The pod engine is totally external. The pod is simply bolted to the hull with three 10mm bolts to secure it, surrounding a 66mm hole for the cables to feed through. Carefully working out how, and where, to position the engine took a good amount of time. We actually had to cut off the last 15 cm of the drive shaft cowling, otherwise, our propeller would have been too close to the rudder. The cutting was easy (in retrospect). The one item that did take time was the shaping of the spacer to the shape of the hull, allowing the engine to sit vertically. In retrospect, a better cutting edge and more confidence would make it much simpler next time.
The engine fitted, we moved to the interior and set to putting in the controller, the charger, the morse and the control panel. All very straightforward. One tip, put the control panel in an eas to see position with the instrument cluster on the forward cockpit. The data is really useful and benefits from easy viewing whilst at sea.
Next: the battery. Our E175 9kWH battery is compact at 52cm by 55cm by 27cm but heavy, at 87kg. It fits perfectly on the engine mounts, the load spread by a piece of marine ply. It takes up only half the space of the engine. We introduced it into the boat by reversing the process of removing the old diesel, lowering it gently into the cabin, then sliding it forward on an old mountain skateboard that I happened to have in the garage. It was so much simpler than we had dared hope.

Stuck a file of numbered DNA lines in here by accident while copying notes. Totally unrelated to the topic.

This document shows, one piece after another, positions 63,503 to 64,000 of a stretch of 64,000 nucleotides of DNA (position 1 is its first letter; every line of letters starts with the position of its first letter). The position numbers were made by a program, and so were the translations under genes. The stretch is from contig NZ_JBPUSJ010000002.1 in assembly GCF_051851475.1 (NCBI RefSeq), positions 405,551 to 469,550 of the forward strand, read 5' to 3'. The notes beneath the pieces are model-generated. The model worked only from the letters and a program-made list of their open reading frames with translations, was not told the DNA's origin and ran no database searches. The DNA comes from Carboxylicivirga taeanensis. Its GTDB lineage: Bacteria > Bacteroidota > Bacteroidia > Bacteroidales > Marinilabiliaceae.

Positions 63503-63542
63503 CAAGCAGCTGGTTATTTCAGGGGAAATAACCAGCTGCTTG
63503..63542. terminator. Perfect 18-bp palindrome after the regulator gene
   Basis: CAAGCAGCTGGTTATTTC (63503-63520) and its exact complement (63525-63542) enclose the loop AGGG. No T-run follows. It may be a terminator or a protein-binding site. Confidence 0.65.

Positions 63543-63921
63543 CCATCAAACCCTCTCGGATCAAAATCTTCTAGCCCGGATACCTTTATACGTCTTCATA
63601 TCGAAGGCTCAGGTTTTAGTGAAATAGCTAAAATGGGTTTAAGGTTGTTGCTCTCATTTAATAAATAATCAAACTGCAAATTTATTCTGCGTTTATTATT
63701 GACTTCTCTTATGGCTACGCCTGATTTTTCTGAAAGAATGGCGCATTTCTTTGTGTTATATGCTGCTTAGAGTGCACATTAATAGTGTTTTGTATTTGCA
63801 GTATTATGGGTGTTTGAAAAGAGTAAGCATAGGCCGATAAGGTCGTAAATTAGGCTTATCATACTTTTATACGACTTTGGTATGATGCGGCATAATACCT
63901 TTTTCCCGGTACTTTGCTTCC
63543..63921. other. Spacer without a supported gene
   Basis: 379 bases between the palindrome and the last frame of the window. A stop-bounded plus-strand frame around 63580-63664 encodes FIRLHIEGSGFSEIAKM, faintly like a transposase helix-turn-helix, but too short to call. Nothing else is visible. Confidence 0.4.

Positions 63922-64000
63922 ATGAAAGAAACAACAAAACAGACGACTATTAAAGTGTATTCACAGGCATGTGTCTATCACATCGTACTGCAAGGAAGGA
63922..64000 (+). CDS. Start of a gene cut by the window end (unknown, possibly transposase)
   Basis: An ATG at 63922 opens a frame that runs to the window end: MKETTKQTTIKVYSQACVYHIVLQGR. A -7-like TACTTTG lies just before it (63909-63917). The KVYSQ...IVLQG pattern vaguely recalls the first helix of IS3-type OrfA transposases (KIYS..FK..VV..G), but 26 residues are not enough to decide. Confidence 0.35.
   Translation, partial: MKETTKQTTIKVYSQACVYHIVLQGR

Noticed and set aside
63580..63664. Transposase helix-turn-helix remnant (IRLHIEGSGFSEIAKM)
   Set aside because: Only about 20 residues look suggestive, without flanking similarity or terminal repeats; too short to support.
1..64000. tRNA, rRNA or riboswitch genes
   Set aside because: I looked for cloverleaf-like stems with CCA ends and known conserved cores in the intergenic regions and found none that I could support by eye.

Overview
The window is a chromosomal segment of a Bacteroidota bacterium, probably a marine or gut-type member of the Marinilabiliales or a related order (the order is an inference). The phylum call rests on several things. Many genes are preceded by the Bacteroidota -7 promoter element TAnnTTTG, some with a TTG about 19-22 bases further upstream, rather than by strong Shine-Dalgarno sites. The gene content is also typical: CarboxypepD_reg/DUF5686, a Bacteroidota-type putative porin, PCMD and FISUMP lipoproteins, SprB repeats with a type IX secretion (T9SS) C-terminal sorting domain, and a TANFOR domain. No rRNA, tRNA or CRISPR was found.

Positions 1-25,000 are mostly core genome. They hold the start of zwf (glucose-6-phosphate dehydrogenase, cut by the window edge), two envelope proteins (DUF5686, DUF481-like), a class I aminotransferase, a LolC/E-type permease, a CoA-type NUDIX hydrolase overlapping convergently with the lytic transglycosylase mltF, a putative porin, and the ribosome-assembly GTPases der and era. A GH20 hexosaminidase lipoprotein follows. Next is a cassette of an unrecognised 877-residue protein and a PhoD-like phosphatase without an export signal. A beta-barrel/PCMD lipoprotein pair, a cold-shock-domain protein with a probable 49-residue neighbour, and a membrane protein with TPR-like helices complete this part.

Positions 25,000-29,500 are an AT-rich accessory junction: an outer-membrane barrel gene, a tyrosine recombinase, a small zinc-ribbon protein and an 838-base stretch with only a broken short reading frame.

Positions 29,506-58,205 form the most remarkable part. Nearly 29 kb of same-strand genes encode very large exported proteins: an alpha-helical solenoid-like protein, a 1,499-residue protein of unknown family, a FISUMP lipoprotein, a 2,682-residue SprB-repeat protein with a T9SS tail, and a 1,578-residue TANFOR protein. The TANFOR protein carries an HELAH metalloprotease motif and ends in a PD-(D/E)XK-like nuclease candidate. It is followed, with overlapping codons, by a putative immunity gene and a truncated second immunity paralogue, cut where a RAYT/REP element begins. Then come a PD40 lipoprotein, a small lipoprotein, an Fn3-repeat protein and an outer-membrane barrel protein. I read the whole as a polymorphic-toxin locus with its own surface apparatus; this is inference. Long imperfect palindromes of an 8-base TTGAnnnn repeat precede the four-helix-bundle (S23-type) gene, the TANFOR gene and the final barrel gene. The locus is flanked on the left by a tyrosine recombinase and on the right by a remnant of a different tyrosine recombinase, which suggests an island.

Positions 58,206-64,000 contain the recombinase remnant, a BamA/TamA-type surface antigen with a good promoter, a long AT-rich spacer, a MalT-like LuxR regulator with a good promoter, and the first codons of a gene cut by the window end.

Finally connecting it all up was a steady logical process that needs to be approached methodically though it is very straightforward. Then, the big switch on. A press of a button and all springs to life. I still marvel every time I switch it all on, apart from a few lights, little to show, push the morse forward and silent powerful thrust results.